This is a solution to get this done:
The bulk_update receives two lists:
- The list of modified objects that you want to update. These objects already exist in the database and you have changed at least one field.
- The list of columns that you have changed in the objects.
The corresponding SQL query:
Some important considerations:
- When using bulk_create and bulk_update, the model’s save function is not executed.
- The bulk_create function:
- doesn’t work with many-to-many relationships.
- doesn’t work with child models in a multi-table inheritance scenario.
- accepts a batch_size param in case the list of objects to create is too big. This param splits the bulk creation in more hits to the database but helps to avoid very big SQL queries.
- The bulk_update function:
- can’t update the primary key field.
- if updates fields defined on multi-table inheritance ancestors will generate an extra query per ancestor.
- if updates a large number of columns in a large number of rows, the SQL generated can be very large. Avoid this by adding a suitable batch_size param to the function. This is analogous to batch_size in bulk_create
In this section, we will describe different queries examples to show efficient ways of addressing them. We will describe each case in natural language, then present the queryset and finally show the resultant SQL query.
As mentioned, if possible it’s recommended to delegate computations to the database instead of doing them directly in memory.
F expressions help us to do precisely that, allowing us to reference database fields and letting the database handle operations with that value.
For example in the following query:
Filters all targets that have an updated_at value posterior to their created_at value, but the value of updated_at is never loaded into memory, it’s just referenced so the database can use it in the comparison:
As we can see in the generated SQL:
Another use of F expressions can be for updating database rows. For example, if we wanted to increase the created_at value for all rows by 3 days, we could retrieve all instances, modify the attribute value, and save all instances.
This would require at least 2 hits to the database, but using F expressions we can do it in just one:
This generates the following SQL query:
Q objects represent conditions that can be used in database queries. They are helpful not only because they let you reuse conditions in multiple questions but also because they can be combined to express complex conditions.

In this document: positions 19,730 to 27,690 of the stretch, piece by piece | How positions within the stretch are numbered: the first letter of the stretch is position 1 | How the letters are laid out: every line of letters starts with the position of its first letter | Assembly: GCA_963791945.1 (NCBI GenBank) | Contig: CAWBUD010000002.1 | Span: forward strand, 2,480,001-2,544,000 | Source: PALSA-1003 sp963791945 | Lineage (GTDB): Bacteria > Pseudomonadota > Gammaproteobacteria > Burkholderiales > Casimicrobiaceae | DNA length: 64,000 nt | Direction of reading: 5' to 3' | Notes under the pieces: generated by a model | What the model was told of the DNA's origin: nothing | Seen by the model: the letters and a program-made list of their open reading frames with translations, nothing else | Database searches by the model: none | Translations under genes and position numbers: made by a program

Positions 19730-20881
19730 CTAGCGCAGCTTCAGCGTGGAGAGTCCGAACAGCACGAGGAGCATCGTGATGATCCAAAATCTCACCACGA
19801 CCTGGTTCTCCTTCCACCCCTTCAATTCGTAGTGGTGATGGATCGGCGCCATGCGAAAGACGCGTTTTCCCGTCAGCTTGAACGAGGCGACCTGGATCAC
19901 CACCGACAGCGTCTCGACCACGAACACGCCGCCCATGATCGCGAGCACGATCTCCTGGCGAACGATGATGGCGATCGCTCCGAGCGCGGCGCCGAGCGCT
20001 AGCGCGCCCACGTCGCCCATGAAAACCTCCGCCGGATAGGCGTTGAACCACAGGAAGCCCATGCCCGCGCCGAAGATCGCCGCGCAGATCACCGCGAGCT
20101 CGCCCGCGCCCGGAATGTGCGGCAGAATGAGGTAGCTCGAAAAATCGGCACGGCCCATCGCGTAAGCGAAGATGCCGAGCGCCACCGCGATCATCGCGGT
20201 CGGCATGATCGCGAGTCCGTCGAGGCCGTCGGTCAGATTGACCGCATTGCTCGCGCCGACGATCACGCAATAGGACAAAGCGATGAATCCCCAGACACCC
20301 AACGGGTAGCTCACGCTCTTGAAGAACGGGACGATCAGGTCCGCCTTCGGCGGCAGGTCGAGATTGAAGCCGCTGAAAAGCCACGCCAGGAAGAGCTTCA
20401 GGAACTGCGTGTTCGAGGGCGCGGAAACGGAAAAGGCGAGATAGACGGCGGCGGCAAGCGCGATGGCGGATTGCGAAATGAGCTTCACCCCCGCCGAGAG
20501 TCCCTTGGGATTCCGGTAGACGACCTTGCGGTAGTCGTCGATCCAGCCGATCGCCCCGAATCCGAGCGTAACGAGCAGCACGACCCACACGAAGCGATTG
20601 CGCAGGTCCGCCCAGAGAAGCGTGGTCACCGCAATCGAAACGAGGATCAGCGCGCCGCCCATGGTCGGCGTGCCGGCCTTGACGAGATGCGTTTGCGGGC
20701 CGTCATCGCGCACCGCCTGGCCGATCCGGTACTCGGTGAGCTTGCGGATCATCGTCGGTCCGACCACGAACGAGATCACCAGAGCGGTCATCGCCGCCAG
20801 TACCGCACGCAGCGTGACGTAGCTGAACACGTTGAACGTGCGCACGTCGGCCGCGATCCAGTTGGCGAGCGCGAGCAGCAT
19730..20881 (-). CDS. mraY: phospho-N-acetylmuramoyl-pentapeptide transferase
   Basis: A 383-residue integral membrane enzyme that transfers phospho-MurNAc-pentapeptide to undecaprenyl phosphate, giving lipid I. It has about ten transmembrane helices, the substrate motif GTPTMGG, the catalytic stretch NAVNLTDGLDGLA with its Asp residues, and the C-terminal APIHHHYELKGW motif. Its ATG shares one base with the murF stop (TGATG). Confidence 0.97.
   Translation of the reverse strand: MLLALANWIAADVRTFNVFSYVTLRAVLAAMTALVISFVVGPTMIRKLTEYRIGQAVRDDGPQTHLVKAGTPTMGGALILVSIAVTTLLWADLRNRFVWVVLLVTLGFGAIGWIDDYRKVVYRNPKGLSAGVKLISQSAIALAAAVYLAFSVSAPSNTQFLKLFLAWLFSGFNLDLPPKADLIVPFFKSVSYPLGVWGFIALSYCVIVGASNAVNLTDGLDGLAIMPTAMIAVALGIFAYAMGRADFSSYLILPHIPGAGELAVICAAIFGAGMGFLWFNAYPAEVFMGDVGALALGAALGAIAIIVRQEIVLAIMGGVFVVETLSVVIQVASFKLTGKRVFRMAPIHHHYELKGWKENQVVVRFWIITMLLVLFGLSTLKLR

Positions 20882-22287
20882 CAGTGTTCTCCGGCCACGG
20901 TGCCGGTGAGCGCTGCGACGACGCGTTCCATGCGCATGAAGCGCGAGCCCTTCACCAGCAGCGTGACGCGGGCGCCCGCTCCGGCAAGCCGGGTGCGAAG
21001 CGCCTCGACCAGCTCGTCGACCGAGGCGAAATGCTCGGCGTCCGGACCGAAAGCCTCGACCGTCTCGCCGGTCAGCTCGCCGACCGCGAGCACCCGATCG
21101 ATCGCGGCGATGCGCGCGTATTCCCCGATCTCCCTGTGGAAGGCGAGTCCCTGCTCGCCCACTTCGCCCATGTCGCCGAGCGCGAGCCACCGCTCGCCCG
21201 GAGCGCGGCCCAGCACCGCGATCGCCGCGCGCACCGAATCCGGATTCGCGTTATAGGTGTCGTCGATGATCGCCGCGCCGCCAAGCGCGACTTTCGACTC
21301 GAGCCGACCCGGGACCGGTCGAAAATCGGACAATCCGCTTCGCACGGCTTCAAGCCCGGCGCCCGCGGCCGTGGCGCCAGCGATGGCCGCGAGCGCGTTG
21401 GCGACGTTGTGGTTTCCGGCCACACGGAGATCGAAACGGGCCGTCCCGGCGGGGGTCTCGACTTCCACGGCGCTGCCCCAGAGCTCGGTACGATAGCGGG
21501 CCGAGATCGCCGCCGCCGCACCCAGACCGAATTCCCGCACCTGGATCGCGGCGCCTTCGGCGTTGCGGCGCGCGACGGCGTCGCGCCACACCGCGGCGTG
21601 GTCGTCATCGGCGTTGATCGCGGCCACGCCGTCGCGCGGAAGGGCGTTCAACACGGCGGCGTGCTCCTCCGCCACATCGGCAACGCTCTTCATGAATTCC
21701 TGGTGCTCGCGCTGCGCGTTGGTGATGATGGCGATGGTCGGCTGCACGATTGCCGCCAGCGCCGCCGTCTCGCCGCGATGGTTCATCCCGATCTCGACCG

A common use case for Q objects is defining an OR condition for a filter. As an example, let’s retrieve the targets whose topic is “Sports” or that contains the word sport in their title:
The generated SQL is as follows:
Imagine if we need to print for each target: the target title, and then the email of the corresponding owner user. This can be a solution:
This is a working solution, but how many times does it access the database? Imagine that N is the number of targets in the system:
- Accesses one time to get all the targets ( Target.objects.all() : 1)
- For each target accesses one time to get the email of the owner user (target.user.email : N)
- To get the title doesn’t need to access the database because it’s brought in the first query.
That is a total of N + 1 hits. As mentioned, it’s important to reduce the number of hits to the database. If N is a huge number, then we are accessing it a lot of times and this will generate a performance issue. This is known as the N + 1 problem.
Let’s look at a way of addressing this with select_related and prefetch_related.
Let’s see the definition in Django docs:
This returns a QuerySet that will “follow” foreign-key relationships, selecting additional related-object data when it executes its query. This performance booster results in a single, more complex question but means later use of foreign-key relationships won’t require database queries.
Continuing the example, the solution would be this:
Now, the output is the same as before, but we only access the database once with this solution. That is because select_related brought in the same query, each user’s email. We can use selected_related with foreign-key and one-to-one relationships fields. Let’s see now how to do this when we have many-to-many relationships.
Now we need to print for each user: the user id and the emails of the related users that matched with him (remember we have the mateched_users relationship). Let’s see the definition in the Django docs:
This returns a QuerySet that will automatically retrieve, in a single batch, related objects for each of the specified lookups.
So, it has the same purpose as select_related but it has a different strategy. The solution to the mentioned problem using the function is this:
This function accesses two times to the database: